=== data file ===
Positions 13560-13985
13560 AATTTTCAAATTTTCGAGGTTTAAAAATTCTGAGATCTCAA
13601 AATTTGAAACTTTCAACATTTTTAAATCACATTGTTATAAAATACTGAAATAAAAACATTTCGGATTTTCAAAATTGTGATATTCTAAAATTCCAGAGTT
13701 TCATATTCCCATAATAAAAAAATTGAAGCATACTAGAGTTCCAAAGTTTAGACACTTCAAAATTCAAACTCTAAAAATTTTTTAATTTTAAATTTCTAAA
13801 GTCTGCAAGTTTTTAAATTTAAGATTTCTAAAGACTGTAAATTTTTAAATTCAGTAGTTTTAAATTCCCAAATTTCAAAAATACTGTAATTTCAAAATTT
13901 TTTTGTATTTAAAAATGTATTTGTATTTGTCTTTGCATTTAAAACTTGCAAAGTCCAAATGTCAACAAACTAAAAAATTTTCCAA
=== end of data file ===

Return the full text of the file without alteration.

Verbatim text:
Positions 13560-13985
13560 AATTTTCAAATTTTCGAGGTTTAAAAATTCTGAGATCTCAA
13601 AATTTGAAACTTTCAACATTTTTAAATCACATTGTTATAAAATACTGAAATAAAAACATTTCGGATTTTCAAAATTGTGATATTCTAAAATTCCAGAGTT
13701 TCATATTCCCATAATAAAAAAATTGAAGCATACTAGAGTTCCAAAGTTTAGACACTTCAAAATTCAAACTCTAAAAATTTTTTAATTTTAAATTTCTAAA
13801 GTCTGCAAGTTTTTAAATTTAAGATTTCTAAAGACTGTAAATTTTTAAATTCAGTAGTTTTAAATTCCCAAATTTCAAAAATACTGTAATTTCAAAATTT
13901 TTTTGTATTTAAAAATGTATTTGTATTTGTCTTTGCATTTAAAACTTGCAAAGTCCAAATGTCAACAAACTAAAAAATTTTCCAA